Mental health campaign launched in Kilifi

Statistics indicate that globally one in every four people has a mental health condition.

In Summary

• Collaboration of MADCA, Kemri Welcome Trust, Documentary Institute of Eastern Africa and funded by Welcome Trust Public Engagement Fund.

• Kemri Welcome Trust official says there has been an increase in cases of mental illness in the county which has often led to discrimination and stigma in families.

A campaign to raise awareness on mental health in Kilifi county has begun following rampant stigma and discrimination against those affected.

The one-week campaign dubbed 'Difu Simo' - Giriama for breaking free - is a collaboration of Malindi District Cultural Association, Kenya Medical Research Institute, Welcome Trust, Documentary Institute of Eastern Africa, and is funded by the Welcome Trust Public Engagement Fund.

It was officially launched at the Gede trading centre and brought together stakeholders from the scientific research field, film making industry, art industry and experts in the culture and traditions of the Mijikenda community to tackle stigma in mental illness. 


Organisers are using participatory approaches such as films and art in the form of music, dance and poems to create spaces for dialogue between traditional health practitioners and biomedical practitioners who are both custodians of healthcare information in the community and they can play a key role in demystifying myths surrounding mental illness and in encouraging people with these disorders to seek care.

At the Gede trading centre, local art - both youth and traditional songs - was composed, with messages against stigmatising mental health or discrimination.

Artists and other performers braved heavy rain to showcase their talent, attracting a huge crowd. Several people with mental illness attended.

Kemri Welcome Trust Kilifi project's principal investigator and researcher Mary Bitta said there has been an increase in cases of mental illness in the county which has often led to discrimination and stigma in families.

She said as a result, some of the victims often commit suicide following depression as they feel isolated by society.

Bitta aid the majority of those suffering mental illness do not seek medication in hospital and resort to traditional treatments.


"We decided to stop waiting for the patients to come to the hospital but begin sensitising them in the community and listen to them so that they can get assistance," she said.

She said the one-year programme will enable them to go to different areas adding that this week they will be in Gede, Mida, Matsangoni, Chumani, Tezo, Mtondia and Karisa Maitha Grounds on Sunday.

Bitta said research has revealed that Kilifi has so many cases of suicide which is caused by depression as people do not seek medical attention.

She said people believe in traditional witchdoctors because they have time to talk to their patients and also do not necessarily need to be paid cash unlike in hospitals.

That, she said, has made them begin working with the traditional herbalists so that together they can provide a solution.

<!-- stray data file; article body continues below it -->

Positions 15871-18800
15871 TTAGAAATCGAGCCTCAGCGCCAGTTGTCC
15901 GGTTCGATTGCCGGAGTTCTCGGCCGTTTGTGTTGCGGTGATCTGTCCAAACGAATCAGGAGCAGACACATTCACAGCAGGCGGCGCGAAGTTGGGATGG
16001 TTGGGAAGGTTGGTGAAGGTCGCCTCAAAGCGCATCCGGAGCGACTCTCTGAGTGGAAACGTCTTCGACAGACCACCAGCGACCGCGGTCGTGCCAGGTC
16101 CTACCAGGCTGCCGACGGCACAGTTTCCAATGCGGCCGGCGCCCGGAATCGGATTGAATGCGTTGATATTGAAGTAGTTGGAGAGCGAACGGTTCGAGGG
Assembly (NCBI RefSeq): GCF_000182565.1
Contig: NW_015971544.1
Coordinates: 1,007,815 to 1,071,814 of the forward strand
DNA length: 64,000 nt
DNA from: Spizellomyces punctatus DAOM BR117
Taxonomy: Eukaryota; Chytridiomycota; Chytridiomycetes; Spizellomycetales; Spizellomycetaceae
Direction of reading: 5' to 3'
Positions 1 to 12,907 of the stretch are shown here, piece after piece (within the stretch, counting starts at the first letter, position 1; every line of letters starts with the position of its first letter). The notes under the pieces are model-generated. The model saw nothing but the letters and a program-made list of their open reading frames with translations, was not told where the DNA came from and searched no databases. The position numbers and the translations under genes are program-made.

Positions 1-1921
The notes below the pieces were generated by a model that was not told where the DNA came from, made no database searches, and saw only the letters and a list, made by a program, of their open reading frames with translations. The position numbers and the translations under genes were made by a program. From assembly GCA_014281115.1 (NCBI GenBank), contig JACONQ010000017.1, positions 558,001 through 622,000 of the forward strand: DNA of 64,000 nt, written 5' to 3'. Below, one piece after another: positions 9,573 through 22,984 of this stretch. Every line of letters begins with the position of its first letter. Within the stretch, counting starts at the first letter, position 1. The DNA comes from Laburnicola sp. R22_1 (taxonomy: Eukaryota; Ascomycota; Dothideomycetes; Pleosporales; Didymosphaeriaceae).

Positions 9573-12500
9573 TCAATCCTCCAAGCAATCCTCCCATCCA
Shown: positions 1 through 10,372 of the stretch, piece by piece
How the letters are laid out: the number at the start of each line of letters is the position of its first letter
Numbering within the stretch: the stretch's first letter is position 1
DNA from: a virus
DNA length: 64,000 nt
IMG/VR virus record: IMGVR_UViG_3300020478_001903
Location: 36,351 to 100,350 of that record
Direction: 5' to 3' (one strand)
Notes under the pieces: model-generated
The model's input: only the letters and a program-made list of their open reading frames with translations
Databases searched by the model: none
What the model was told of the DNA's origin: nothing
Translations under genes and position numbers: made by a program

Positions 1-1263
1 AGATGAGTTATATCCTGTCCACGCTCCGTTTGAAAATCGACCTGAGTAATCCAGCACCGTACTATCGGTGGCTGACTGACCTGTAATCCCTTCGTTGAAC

MADCA Secretary-General Joseph Mwarandu appealed to residents to take mentally-ill patients to the hospital instead of hiding them at homes.

He also told the community members to stop believing that mental illness is caused by witchcraft.

"We are going around Kilifi county to inform members of the public that there is a disaster of mental illness, people with mental health problems are many and they have been sidelined," he said.

He said they want the public to know that whenever there is a case it should be brought out instead of chaining them or locking them in houses.

"They are our brothers and sisters, mothers, uncles fathers and we need to recognise them and help them get treatment o that they can be cured," he said.

Statistics indicate that globally one in every four people has a mental health illness condition.

Nancy Kipkemoi, a Mombasa resident, said there has been a tendency of getting patients who have suffered for many years.

She said the project was key in helping to reach out to the community for patients to get treatment early and go back to build society. Kipkemoi said there is a lack of information about mental health treatment that's why people resort to witchdoctors.

“We want to create awareness about mental health illness so that people know it's a disease. If this is done, people will not be stigmatising them, they will be free to eat and dress," she said.

The mental health expert said stigma has caused mental health patients to stay long without medication, many times being chained which is wrong.

Recovering drug addict and resident of Gede Jones Mwachala thanked the organisers for launching for the campaign.

Mwachala said he has recovered after using bhang and khat for 15 years which led his family to break up.

"I am currently living well with my people and the stigma is over am free to interact with anyone in the society," he said.

Edited by R.Wamochie 

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